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Damp…air brick or drainage, both ?

Discussion in 'Building' started by 3bcourt, 10 Oct 2021.

  1. 3bcourt

    3bcourt

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    I have recently bought this house and there is some damp coming through the new plaster at one side of the bay on the inside. Pics below of inside and out. I don’t know where to start with it- the most obvious is the lack of adequate drainage from the main drain from the roof but could it also be the fact this is in front of the air brick could the air brick just be blocked ?
    Do I need to get someone to dig into the concrete ?
    Grateful for your thoughts !
    78E0E0BA-C5AD-434C-966C-047199B45764.jpeg 355B96D3-E681-49C7-B1EE-E48F60CF6683.jpeg
     
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  3. JohnD

    JohnD

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    Repair the downpipes. One might be blocked.

    Walk round the house until you find the DPC.

    Is it lower than that paving?

    I find it strange that there is no drain or gulley for the downpipes.

    How old is the house?

    It looks like a cavity wall. Is water entering from above?
     
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  4. 3bcourt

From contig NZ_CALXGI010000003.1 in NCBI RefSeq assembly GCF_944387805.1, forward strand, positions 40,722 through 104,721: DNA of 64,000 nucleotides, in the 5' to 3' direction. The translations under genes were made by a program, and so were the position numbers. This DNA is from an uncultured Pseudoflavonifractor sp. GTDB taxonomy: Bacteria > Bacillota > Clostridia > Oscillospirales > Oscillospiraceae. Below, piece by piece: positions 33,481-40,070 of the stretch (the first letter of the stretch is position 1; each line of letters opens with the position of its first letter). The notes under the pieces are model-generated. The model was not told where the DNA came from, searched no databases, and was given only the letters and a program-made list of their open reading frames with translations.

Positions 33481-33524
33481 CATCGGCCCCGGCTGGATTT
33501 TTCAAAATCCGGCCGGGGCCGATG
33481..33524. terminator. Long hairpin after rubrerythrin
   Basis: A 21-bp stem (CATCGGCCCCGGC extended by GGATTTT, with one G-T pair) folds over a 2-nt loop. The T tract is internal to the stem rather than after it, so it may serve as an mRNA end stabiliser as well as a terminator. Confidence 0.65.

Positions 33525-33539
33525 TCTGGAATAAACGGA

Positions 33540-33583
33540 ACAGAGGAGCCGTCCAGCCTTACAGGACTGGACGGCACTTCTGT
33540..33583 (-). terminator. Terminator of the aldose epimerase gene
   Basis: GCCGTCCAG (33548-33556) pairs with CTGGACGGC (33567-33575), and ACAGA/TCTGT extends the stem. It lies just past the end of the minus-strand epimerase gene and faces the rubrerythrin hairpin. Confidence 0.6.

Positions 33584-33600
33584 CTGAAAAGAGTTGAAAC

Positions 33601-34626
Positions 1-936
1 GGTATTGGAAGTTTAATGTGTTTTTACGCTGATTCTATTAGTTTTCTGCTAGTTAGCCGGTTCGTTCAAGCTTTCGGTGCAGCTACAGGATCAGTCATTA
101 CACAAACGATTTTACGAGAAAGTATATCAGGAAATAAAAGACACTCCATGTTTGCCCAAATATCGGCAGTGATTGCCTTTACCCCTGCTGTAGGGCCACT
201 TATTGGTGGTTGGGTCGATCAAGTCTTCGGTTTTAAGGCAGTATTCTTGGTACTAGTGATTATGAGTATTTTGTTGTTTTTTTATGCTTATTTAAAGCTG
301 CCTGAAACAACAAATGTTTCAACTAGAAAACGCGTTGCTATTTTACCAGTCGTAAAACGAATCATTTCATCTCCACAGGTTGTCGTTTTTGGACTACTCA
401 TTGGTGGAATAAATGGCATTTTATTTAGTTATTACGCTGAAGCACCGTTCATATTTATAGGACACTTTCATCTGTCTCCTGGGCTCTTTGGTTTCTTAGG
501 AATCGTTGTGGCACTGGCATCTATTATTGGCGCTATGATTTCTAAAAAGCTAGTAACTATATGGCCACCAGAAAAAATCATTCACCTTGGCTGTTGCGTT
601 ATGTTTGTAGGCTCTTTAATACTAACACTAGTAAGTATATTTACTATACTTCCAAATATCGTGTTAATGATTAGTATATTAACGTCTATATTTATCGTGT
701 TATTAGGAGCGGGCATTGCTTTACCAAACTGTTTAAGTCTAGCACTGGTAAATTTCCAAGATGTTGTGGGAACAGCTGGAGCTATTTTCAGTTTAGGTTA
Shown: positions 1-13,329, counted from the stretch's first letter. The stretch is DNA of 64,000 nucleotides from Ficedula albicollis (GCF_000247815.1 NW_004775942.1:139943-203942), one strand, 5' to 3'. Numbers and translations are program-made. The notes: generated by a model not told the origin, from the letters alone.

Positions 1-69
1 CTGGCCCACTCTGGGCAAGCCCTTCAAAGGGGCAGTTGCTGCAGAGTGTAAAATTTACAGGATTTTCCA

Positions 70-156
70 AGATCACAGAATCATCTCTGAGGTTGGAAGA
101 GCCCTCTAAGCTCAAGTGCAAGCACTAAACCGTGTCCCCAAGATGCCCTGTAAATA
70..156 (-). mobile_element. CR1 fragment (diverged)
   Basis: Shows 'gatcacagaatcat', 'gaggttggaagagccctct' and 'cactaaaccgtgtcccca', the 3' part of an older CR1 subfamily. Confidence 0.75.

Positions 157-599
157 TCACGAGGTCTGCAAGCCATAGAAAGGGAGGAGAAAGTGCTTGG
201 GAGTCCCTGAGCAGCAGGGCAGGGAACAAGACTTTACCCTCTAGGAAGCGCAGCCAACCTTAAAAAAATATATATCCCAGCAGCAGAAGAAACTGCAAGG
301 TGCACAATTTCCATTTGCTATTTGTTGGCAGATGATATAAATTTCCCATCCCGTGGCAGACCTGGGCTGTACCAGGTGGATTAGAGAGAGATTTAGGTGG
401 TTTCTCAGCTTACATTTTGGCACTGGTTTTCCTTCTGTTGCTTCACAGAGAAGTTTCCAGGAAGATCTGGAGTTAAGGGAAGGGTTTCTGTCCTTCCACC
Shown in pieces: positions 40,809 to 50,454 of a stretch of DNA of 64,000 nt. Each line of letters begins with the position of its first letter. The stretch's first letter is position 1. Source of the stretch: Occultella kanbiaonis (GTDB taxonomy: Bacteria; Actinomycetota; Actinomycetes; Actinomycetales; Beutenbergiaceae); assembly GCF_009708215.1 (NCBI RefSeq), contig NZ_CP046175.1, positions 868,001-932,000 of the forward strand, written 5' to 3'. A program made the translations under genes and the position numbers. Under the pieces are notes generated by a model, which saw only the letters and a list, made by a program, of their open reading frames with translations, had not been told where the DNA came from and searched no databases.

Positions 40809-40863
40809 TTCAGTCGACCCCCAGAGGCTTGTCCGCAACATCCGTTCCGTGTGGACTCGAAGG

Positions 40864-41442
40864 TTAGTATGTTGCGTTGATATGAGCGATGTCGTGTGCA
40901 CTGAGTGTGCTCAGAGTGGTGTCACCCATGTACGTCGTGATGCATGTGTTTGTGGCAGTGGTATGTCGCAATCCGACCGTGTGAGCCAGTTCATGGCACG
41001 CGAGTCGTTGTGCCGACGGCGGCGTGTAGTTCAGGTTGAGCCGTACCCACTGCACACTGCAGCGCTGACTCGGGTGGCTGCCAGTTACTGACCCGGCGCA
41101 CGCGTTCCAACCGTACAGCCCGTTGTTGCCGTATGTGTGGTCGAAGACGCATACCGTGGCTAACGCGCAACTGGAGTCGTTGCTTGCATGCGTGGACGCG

3bcourt

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    The house is late Edwardian- 1910-1920 but not sure exactly.
    the left drain comes from the bay window roof which needs repairing. I am getting it replaced (full batons and tiles) but the roofer doesn’t think this is causing the damp as it’s too far away.

    Probably a silly question but how would I find the DPC ?
     
  5. JohnD

    JohnD

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    Walk round the house. It will be two or three courses of bricks above where ground level was when the house was built.

    It it most likely to be visible under or beside a doorstep.

    Once you find it, it is pretty sure to be at the same height all round the house.

    In some cases, there are courses of extra-dense hard bricks instead, generally glossier and darker than the rest of the wall.

    Your wet patch looks to me too high to be coming from a bridged DPC, more likely a gutter or downpipe fault.